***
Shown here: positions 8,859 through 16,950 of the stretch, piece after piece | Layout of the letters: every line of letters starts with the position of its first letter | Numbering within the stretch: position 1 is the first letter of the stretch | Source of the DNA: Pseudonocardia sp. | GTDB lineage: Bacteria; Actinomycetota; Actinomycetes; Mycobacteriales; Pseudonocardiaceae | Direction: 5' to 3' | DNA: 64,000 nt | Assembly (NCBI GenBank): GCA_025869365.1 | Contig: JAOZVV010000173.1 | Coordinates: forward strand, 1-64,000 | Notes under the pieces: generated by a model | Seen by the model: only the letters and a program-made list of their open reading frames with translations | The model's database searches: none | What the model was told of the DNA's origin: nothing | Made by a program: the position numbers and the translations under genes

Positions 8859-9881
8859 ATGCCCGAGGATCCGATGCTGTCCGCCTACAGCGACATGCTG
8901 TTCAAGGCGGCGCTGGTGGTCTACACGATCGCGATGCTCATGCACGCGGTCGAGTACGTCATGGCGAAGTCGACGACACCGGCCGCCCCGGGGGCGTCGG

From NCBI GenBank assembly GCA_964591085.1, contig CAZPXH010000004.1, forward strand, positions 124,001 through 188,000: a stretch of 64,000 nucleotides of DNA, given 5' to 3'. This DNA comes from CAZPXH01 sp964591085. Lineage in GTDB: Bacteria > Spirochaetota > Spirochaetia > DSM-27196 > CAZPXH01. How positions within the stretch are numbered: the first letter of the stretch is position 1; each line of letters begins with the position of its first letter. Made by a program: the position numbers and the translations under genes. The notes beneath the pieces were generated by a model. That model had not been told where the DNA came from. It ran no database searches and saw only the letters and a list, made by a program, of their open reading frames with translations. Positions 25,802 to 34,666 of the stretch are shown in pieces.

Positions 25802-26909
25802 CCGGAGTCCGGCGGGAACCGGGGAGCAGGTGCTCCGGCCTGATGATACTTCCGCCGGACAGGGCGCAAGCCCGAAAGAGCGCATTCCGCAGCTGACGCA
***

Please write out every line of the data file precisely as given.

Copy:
Shown here: positions 8,859 through 16,950 of the stretch, piece after piece | Layout of the letters: every line of letters starts with the position of its first letter | Numbering within the stretch: position 1 is the first letter of the stretch | Source of the DNA: Pseudonocardia sp. | GTDB lineage: Bacteria; Actinomycetota; Actinomycetes; Mycobacteriales; Pseudonocardiaceae | Direction: 5' to 3' | DNA: 64,000 nt | Assembly (NCBI GenBank): GCA_025869365.1 | Contig: JAOZVV010000173.1 | Coordinates: forward strand, 1-64,000 | Notes under the pieces: generated by a model | Seen by the model: only the letters and a program-made list of their open reading frames with translations | The model's database searches: none | What the model was told of the DNA's origin: nothing | Made by a program: the position numbers and the translations under genes

Positions 8859-9881
8859 ATGCCCGAGGATCCGATGCTGTCCGCCTACAGCGACATGCTG
8901 TTCAAGGCGGCGCTGGTGGTCTACACGATCGCGATGCTCATGCACGCGGTCGAGTACGTCATGGCGAAGTCGACGACACCGGCCGCCCCGGGGGCGTCGG

From NCBI GenBank assembly GCA_964591085.1, contig CAZPXH010000004.1, forward strand, positions 124,001 through 188,000: a stretch of 64,000 nucleotides of DNA, given 5' to 3'. This DNA comes from CAZPXH01 sp964591085. Lineage in GTDB: Bacteria > Spirochaetota > Spirochaetia > DSM-27196 > CAZPXH01. How positions within the stretch are numbered: the first letter of the stretch is position 1; each line of letters begins with the position of its first letter. Made by a program: the position numbers and the translations under genes. The notes beneath the pieces were generated by a model. That model had not been told where the DNA came from. It ran no database searches and saw only the letters and a list, made by a program, of their open reading frames with translations. Positions 25,802 to 34,666 of the stretch are shown in pieces.

Positions 25802-26909
25802 CCGGAGTCCGGCGGGAACCGGGGAGCAGGTGCTCCGGCCTGATGATACTTCCGCCGGACAGGGCGCAAGCCCGAAAGAGCGCATTCCGCAGCTGACGCA